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Measuring the Non-Linear Effects of Monetary Policy

Author

Listed:
  • Christian Matthes

    (Federal Reserve Bank of Richmond)

  • Regis Barnichon

    (CREI)

Abstract

This paper proposes a method to identify the non-linear effects of structural shocks by using Gaussian basis functions to parametrize impulse response functions. We apply our approach to monetary policy and find that the effect of a monetary intervention depends strongly on (i) the sign of the intervention, (ii) the size of the intervention, and (iii) the state of the business cycle at the time of the intervention. A contractionary policy has a strong adverse effect on output, much stronger than linear estimates suggest, but an expansionary policy has, on average, no significant effect on output. An expansionary policy can have some expansionary effect on output, but only if the intervention is large and during a recession. Even so, a contractionary policy is always more potent than its expansionary counterpart.

Suggested Citation

  • Christian Matthes & Regis Barnichon, 2015. "Measuring the Non-Linear Effects of Monetary Policy," 2015 Meeting Papers 49, Society for Economic Dynamics.
  • Handle: RePEc:red:sed015:49
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    References listed on IDEAS

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    5. Morten Ravn & Martin Sola, 1996. "A Reconsideration of the Empirical Evidence on the Asymmetric Effects of Money-supply shocks: Positive vs. Negative or Big vs. Small," Archive Discussion Papers 9606, Birkbeck, Department of Economics, Mathematics & Statistics.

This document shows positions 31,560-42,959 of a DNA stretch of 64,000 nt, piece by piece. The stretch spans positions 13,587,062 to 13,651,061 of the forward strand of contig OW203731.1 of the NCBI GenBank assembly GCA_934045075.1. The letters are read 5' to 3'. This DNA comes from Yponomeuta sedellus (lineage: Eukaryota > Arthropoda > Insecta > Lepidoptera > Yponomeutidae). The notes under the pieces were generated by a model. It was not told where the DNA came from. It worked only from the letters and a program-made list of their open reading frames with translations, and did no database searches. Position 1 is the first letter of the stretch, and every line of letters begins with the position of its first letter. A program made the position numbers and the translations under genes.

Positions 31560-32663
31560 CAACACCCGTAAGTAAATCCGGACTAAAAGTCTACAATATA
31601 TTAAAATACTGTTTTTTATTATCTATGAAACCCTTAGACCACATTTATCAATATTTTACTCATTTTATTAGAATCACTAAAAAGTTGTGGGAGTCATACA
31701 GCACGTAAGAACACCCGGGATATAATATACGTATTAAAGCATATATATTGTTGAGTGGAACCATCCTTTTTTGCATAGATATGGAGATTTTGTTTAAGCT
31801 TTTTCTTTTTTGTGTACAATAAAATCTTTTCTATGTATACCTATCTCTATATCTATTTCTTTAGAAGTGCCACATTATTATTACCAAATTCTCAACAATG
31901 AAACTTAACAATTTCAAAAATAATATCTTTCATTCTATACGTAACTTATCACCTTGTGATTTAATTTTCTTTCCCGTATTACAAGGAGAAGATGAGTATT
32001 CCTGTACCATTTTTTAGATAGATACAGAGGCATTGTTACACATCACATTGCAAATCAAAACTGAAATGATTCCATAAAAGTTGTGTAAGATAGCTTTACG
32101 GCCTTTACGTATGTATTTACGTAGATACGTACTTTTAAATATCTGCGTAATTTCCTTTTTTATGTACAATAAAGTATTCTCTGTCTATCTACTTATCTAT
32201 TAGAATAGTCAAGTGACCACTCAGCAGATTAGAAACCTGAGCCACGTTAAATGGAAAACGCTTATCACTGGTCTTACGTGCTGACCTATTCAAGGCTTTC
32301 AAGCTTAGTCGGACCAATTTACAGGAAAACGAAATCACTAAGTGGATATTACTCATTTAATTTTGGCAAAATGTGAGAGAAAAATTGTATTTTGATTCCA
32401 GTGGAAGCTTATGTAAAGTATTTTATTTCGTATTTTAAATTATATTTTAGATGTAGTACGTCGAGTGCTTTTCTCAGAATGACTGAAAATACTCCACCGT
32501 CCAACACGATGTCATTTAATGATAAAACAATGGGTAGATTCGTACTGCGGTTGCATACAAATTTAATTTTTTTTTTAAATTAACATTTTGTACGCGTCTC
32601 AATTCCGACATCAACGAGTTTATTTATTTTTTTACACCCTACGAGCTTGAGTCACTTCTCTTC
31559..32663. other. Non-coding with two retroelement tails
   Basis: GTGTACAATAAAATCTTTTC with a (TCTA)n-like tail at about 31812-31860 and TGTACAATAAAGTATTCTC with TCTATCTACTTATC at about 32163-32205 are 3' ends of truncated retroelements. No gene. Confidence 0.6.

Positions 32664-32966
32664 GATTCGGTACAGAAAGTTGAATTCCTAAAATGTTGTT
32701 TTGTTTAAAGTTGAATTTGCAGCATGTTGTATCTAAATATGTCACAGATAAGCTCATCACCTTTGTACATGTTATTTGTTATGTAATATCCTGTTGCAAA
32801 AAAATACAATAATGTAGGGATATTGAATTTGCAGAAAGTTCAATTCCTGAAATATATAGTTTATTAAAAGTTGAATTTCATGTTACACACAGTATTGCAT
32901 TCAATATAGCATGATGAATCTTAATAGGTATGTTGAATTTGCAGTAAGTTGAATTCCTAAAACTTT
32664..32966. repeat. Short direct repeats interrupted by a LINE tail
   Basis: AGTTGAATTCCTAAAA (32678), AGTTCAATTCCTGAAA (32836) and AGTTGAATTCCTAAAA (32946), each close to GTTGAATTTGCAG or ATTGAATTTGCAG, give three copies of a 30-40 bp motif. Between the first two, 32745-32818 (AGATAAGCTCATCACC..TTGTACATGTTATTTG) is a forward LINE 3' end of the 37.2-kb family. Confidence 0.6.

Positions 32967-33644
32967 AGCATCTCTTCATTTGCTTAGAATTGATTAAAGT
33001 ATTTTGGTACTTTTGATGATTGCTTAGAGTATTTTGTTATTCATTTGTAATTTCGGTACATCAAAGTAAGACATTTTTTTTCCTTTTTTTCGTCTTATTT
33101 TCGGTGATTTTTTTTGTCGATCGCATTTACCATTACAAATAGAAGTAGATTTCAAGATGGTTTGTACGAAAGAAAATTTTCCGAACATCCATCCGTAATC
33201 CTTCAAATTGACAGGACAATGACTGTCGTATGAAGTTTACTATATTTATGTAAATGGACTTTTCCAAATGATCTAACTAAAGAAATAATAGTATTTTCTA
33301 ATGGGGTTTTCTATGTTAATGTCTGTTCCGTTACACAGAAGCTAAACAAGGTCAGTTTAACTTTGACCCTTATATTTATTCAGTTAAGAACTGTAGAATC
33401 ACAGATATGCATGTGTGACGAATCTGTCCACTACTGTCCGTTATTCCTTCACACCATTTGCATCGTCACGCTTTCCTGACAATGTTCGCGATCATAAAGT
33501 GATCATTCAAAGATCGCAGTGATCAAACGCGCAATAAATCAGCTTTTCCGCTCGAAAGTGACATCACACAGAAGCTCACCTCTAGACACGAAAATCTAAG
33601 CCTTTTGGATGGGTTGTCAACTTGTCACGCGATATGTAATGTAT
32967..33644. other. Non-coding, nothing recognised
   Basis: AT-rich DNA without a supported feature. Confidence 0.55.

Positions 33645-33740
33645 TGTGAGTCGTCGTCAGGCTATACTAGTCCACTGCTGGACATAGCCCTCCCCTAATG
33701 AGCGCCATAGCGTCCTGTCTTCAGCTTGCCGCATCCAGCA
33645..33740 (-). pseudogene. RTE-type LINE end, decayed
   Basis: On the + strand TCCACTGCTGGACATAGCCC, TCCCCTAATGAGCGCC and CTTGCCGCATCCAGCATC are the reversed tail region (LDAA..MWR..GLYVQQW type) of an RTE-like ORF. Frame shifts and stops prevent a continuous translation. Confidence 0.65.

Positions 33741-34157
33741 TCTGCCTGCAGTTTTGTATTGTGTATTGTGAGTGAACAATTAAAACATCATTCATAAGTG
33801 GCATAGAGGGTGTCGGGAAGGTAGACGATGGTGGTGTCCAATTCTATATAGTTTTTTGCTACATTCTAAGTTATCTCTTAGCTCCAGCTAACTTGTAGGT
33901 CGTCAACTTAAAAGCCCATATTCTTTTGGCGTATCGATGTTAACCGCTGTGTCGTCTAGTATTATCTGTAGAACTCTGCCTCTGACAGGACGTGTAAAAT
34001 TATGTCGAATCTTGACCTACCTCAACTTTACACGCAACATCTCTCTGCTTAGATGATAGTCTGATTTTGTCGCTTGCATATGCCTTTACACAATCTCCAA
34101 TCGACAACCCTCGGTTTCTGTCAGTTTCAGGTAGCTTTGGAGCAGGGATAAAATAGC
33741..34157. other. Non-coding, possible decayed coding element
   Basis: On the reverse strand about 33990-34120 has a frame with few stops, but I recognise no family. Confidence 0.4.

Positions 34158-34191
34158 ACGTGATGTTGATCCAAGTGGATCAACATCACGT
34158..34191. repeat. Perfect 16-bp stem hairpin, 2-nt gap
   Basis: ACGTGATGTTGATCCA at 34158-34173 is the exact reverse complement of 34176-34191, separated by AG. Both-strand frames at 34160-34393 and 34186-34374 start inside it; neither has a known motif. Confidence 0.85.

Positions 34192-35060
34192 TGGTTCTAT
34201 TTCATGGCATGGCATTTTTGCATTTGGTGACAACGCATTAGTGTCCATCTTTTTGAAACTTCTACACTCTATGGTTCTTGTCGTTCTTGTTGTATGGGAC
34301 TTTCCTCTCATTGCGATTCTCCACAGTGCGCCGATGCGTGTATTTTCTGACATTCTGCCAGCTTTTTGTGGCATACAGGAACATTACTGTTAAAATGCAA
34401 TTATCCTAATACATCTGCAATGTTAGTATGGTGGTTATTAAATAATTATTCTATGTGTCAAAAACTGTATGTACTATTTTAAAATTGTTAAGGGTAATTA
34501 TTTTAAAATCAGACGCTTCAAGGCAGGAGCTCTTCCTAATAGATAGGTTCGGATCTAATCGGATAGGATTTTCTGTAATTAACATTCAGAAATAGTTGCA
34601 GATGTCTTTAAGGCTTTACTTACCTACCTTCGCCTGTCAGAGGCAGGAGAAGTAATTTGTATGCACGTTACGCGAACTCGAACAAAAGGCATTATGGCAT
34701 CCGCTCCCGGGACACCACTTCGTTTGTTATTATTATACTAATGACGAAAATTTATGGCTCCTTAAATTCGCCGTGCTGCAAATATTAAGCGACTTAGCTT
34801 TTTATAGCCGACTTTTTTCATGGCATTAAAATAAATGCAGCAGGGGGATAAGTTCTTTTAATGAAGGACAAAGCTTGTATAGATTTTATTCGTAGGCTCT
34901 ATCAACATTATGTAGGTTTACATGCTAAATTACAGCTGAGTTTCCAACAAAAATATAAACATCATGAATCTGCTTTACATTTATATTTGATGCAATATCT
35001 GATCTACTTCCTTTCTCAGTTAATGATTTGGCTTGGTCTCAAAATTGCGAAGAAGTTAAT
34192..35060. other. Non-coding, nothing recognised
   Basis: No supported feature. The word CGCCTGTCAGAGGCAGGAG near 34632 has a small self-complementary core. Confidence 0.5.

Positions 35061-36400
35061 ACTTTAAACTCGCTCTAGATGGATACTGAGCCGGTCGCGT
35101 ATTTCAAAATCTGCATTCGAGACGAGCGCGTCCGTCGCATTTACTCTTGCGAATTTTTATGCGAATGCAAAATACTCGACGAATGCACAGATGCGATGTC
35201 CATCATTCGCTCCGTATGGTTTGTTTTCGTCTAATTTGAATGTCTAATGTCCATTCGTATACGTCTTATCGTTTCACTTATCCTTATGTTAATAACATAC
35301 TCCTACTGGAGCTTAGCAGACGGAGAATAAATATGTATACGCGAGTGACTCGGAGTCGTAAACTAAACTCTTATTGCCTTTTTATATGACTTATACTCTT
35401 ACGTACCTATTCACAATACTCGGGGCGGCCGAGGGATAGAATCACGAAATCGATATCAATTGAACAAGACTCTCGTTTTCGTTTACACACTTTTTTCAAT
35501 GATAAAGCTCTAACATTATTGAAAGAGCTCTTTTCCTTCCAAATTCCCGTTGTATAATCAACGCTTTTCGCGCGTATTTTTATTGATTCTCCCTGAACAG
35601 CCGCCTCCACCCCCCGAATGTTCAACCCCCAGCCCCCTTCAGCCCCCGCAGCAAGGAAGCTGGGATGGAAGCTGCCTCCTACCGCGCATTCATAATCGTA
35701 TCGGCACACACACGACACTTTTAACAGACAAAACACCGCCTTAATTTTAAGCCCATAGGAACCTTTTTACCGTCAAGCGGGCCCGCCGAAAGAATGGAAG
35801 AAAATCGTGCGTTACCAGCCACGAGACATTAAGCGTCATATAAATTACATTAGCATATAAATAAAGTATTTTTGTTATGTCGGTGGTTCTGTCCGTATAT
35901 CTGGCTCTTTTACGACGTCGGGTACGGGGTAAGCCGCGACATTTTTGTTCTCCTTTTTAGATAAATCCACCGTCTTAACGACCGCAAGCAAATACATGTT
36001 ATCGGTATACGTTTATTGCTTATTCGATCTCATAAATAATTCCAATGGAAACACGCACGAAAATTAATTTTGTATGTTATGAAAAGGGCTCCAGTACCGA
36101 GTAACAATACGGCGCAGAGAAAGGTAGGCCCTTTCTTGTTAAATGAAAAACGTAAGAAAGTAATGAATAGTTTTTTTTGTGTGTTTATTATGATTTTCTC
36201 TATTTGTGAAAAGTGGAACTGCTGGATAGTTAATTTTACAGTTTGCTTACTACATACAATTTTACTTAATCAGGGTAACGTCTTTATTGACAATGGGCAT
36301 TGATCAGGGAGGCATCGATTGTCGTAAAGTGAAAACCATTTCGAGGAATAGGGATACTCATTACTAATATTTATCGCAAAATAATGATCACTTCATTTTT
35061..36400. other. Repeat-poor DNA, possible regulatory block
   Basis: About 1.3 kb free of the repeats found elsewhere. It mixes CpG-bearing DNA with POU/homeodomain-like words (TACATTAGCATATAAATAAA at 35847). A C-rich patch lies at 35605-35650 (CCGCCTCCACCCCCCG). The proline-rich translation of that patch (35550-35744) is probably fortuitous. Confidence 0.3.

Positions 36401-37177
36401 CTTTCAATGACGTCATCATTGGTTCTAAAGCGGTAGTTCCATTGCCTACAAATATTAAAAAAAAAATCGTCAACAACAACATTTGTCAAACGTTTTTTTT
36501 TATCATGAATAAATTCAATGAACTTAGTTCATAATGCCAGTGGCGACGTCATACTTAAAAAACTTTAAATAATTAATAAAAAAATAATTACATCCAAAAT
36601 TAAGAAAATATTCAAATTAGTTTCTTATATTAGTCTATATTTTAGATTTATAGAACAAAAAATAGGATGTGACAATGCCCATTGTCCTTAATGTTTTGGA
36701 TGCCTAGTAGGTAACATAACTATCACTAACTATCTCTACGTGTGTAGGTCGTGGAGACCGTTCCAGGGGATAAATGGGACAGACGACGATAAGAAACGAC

6. Santoro, Emiliano & Petrella, Ivan & Pfajfar, Damjan & Gaffeo, Edoardo, 2014. "Loss aversion and the asymmetric transmission of monetary policy," Journal of Monetary Economics, Elsevier, vol. 68(C), pages 19-36.
    7. Carl E. Walsh, 2010. "Monetary Theory and Policy, Third Edition," MIT Press Books, The MIT Press, edition 3, volume 1, number 0262013770, September.
    8. Alan J. Auerbach & Yuriy Gorodnichenko, 2012. "Fiscal Multipliers in Recession and Expansion," NBER Chapters, in: Fiscal Policy after the Financial Crisis, pages 63-98, National Bureau of Economic Research, Inc.
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    11. Racine, Jeffrey S., 2008. "Nonparametric Econometrics: A Primer," Foundations and Trends(R) in Econometrics, now publishers, vol. 3(1), pages 1-88, March.
    12. Valerie A. Ramey & Sarah Zubairy, 2018. "Government Spending Multipliers in Good Times and in Bad: Evidence from US Historical Data," Journal of Political Economy, University of Chicago Press, vol. 126(2), pages 850-901.
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    Cited by:

    1. Furceri, Davide & Loungani, Prakash & Zdzienicka, Aleksandra, 2018. "The effects of monetary policy shocks on inequality," Journal of International Money and Finance, Elsevier, vol. 85(C), pages 168-186.
    2. Jackson, Laura E. & Owyang, Michael T. & Soques, Daniel, 2018. "Nonlinearities, smoothing and countercyclical monetary policy," Journal of Economic Dynamics and Control, Elsevier, vol. 95(C), pages 136-154.
    3. Dalibor Stevanovic, 2015. "Factor augmented autoregressive distributed lag models with macroeconomic applications," CIRANO Working Papers 2015s-33, CIRANO.
    4. de Ridder, M. & Pfajfar, D., 2017. "Policy Shocks and Wage Rigidities: Empirical Evidence from Regional Effects of National Shocks," Cambridge Working Papers in Economics 1717, Faculty of Economics, University of Cambridge.
    5. Hussain, Syed M. & Malik, Samreen, 2016. "Asymmetric Effects of Exogenous Tax Changes," Journal of Economic Dynamics and Control, Elsevier, vol. 69(C), pages 268-300.
    6. Francisco RUGE-MURCIA, 2014. "Indirect Inference Estimation of Nonlinear Dynamic General Equilibrium Models : With an Application to Asset Pricing under Skewness Risk," Cahiers de recherche 15-2014, Centre interuniversitaire de recherche en économie quantitative, CIREQ.
    7. Barnichon, Régis & Matthes, Christian, 2015. "Stimulus versus Austerity: The Asymmetric Government Spending Multiplier," CEPR Discussion Papers 10584, C.E.P.R. Discussion Papers.

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